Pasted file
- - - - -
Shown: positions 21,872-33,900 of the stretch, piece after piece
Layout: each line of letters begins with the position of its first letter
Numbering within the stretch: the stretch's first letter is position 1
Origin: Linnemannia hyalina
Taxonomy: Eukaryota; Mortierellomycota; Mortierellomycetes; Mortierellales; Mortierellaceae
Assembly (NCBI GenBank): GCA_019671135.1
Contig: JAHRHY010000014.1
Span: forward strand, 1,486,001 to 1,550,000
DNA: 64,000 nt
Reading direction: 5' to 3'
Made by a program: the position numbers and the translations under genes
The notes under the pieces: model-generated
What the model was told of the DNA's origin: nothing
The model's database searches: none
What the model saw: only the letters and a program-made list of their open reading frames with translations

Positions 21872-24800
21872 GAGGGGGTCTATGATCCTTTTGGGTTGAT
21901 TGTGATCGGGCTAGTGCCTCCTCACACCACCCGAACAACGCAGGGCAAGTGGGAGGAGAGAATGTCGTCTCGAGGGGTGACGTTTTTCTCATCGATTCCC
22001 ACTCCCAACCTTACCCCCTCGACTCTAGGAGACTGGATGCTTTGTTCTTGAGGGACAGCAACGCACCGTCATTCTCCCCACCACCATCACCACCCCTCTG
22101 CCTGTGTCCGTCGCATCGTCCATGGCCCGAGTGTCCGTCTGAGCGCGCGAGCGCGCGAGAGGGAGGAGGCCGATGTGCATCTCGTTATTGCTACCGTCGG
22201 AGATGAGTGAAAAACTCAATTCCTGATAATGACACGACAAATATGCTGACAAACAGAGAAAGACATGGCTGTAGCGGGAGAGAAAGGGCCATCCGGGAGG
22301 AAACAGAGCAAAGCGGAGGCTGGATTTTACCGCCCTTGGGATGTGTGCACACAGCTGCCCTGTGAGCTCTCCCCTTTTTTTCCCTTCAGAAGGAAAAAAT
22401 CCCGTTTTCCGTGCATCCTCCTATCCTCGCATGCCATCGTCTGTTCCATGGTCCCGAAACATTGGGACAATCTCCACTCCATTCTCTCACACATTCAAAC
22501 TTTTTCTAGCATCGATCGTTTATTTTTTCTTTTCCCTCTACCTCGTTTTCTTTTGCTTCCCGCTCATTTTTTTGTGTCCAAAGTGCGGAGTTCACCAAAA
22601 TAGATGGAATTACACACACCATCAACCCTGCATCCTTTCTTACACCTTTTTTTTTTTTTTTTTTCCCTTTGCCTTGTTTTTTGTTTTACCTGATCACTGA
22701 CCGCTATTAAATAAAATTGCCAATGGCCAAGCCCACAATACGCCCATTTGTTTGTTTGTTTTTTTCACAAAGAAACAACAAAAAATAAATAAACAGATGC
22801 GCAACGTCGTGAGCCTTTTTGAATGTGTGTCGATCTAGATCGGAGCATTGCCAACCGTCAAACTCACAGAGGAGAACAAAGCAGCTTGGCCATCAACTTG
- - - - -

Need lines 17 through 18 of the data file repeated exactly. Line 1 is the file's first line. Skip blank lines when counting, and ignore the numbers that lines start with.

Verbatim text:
21872 GAGGGGGTCTATGATCCTTTTGGGTTGAT
21901 TGTGATCGGGCTAGTGCCTCCTCACACCACCCGAACAACGCAGGGCAAGTGGGAGGAGAGAATGTCGTCTCGAGGGGTGACGTTTTTCTCATCGATTCCC